A report into the death of an Iraqi civilian while being held in British Army custody in Basra in 2003 is likely to clear the military of systematic abuse and torture, it was reported yesterday.
But the document is expected to criticise the conduct of individual soldiers and highlight "numerous failures" in the chain of command, according to The Sunday Telegraph.
The Gage report into the September 2003 death of Baha Mousa, a Basra hotel worker who died during a 36-hour spell of detention, is expected to condemn the lack of training and preparation British troops received.
Mr Mousa's death remains a blackspot on the reputation of the British military during their presence in Iraq. He was 26 when he was arrested with nine other Iraqis at the Haitham hotel in Basra by soldiers of the 1st Battalion The Queen's Lancashire Regiment (QLR). The postmortem examination stated he sustained 93 injuries while being held.
The judge-led inquiry, chaired by Sir William Gage, was ordered in 2008 and heard evidence from 247 witnesses over 115 days between July 2009 and October 2010.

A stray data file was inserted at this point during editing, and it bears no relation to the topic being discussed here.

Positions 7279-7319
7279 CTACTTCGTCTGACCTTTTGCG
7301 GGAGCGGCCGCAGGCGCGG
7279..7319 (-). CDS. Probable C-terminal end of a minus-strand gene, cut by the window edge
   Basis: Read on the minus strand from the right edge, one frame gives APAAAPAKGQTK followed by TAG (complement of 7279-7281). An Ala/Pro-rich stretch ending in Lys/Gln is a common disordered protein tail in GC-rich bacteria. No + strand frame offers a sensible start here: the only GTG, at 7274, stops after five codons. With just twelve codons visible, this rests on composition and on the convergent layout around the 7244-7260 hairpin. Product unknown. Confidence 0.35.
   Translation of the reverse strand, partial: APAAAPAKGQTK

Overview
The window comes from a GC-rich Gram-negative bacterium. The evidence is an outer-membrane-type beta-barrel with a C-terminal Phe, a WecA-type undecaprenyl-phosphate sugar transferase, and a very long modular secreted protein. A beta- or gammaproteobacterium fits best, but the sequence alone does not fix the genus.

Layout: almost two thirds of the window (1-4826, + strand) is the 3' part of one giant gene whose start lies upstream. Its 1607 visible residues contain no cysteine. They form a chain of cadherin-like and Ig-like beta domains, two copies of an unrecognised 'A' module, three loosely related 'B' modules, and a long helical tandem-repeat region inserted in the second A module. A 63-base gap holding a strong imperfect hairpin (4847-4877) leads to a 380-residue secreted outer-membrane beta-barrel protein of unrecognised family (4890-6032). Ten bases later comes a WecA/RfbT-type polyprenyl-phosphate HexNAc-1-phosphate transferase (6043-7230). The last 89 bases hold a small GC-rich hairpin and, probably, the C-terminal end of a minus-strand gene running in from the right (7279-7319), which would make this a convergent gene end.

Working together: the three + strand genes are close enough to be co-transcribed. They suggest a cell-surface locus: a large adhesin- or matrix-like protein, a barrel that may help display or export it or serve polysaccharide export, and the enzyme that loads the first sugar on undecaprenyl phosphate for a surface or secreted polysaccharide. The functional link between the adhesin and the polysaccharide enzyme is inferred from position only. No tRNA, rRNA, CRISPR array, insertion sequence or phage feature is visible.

Yesterday, the Ministry of Defence said the actions that led to Mr Mousa's death were "shameful and inexcusable". A spokesman said: "Lessons have been learned and much has been done since 2003 but we look forward to the inquiry's report and will look carefully at any recommendations they make."
The inquiry heard of the interrogation techniques used by British troops – hooding, deprivation of sleep, food and drink, and wall-standing – outlawed by the British government in 1972 after an investigation into interrogation in Northern Ireland. Senior officers were apparently unaware of the 1972 ban, and were confused or ignorant of their obligations under domestic and international law, the inquiry heard. The detainees' closing submissions noted: "From the chain of command to the medical staff and even to the padre, no one was prepared to speak up for what was right and report what was wrong."
Mr Mousa's 22-year-old wife had died of cancer shortly before his detention, meaning that his two young sons, Hussein and Hassan, were orphaned. The surviving detainees and Mr Mousa's father are now expected to call for a full public inquiry.
Seven 1QLR soldiers, including former commanding officer Colonel Jorge Mendonca, faced allegations relating to the mistreatment of the prisoners at a court martial in 2006-07. But the trial ended with them all cleared, apart from Corporal Donald Payne, who pleaded guilty to inhumanely treating civilians.